“The long toss is more of a flush for your arm,” Von Rosenberg said. “Once you start coming in [to shorter distances] you get that hand speed. The long toss keeps you long. So if you’re going to be short with your arm, you’re not going to be able to throw the ball very far. And once you come in, it’s where you get the hand speed to pull on the baseball as quickly as possible. That’s really the theory behind it.”

He was long tossing in high school, although his throwing mechanics weren’t as sound at the time. He stopped for a while, and is just getting back to it.

“It’s actually helping my arm,” he said. “I’m feeling better, recovering quicker too.”

Error Watch and Alen Hanson on the Bench

The errors have continued for the Marauders in the last week. I wrote about the defensive problems at the end of last week. Through eight games, they had 22 errors. They added five more in the next four games, with Alen Hanson committing three in one game.

Since that game, Hanson has been on the bench. He’s been on the bench for three games, but I don’t think it’s injury related. A lot of his defensive issues seem to be in his head, and he’s also struggling at the plate. The Marauders return home tomorrow, and I’ll be confirming the situation with Hanson when I get to McKechnie. It’s not the worst move to bench him at this point. He has ten errors, and a lot of those came from routine plays that should have been made. He could have easily had a lot more errors. I’ve heard that almost everything was ruled a hit early in the season in Port Charlotte, and he’s had several errors that were ruled hits at McKechnie.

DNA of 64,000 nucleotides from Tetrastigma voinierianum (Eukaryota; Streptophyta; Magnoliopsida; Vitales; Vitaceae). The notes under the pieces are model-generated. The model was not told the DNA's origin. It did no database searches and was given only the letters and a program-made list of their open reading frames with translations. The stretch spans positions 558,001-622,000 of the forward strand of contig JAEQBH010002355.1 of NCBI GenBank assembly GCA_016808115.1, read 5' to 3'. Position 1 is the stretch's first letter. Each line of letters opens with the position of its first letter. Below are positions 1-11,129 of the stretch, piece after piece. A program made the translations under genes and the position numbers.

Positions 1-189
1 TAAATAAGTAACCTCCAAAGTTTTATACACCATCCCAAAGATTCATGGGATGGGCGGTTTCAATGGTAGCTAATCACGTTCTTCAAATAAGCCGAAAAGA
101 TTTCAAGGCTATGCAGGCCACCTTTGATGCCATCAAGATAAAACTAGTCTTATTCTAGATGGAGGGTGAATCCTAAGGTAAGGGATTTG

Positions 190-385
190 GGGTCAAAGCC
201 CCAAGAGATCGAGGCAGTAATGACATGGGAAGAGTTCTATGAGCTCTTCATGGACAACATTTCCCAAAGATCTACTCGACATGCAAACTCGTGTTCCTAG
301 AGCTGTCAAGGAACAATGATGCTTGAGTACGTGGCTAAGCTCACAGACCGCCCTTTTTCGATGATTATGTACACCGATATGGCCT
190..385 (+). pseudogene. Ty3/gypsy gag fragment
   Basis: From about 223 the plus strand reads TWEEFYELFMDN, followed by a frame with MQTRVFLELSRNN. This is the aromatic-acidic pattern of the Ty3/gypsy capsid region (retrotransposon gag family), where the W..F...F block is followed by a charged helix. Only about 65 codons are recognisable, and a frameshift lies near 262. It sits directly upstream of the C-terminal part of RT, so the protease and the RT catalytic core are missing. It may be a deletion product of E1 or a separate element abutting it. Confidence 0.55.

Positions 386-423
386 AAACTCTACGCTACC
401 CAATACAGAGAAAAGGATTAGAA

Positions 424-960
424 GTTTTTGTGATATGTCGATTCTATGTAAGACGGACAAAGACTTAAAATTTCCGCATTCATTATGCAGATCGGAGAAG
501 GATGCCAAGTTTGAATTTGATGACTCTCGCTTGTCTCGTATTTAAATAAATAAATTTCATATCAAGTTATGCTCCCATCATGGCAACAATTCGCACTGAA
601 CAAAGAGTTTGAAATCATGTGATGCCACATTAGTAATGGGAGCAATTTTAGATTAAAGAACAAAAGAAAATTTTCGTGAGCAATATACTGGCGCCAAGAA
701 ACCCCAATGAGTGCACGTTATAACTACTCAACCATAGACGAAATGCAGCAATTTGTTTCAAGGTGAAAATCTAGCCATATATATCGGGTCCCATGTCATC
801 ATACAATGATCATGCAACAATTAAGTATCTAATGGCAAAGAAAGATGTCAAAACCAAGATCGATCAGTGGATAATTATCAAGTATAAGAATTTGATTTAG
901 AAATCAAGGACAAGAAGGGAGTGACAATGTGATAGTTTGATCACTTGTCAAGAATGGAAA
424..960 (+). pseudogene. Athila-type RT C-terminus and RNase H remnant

Hanson has the skills on the field to be better than this. He also has the skills at the plate to be better than his stat line. It just seems that he needs to take a break, and hopefully this break will get him back on track.

Tim Williams

Author: Tim Williams

Tim is the owner and editor in chief of Pirates Prospects. He started the site in January 2009, and turned it into his full time job during the 2011 season. Prior to starting Pirates Prospects, Tim worked with AccuScore.com, providing MLB, NHL, and NFL coverage to various national media outlets, including ESPN Insider, USA Today, Yahoo Sports, and the Wall Street Journal. He also writes the annual Prospect Guide, which is sold through the site. Tim lives in Bradenton, where he provides live coverage all year of Spring Training, mini camp, instructs, the Bradenton Marauders, and the GCL Pirates.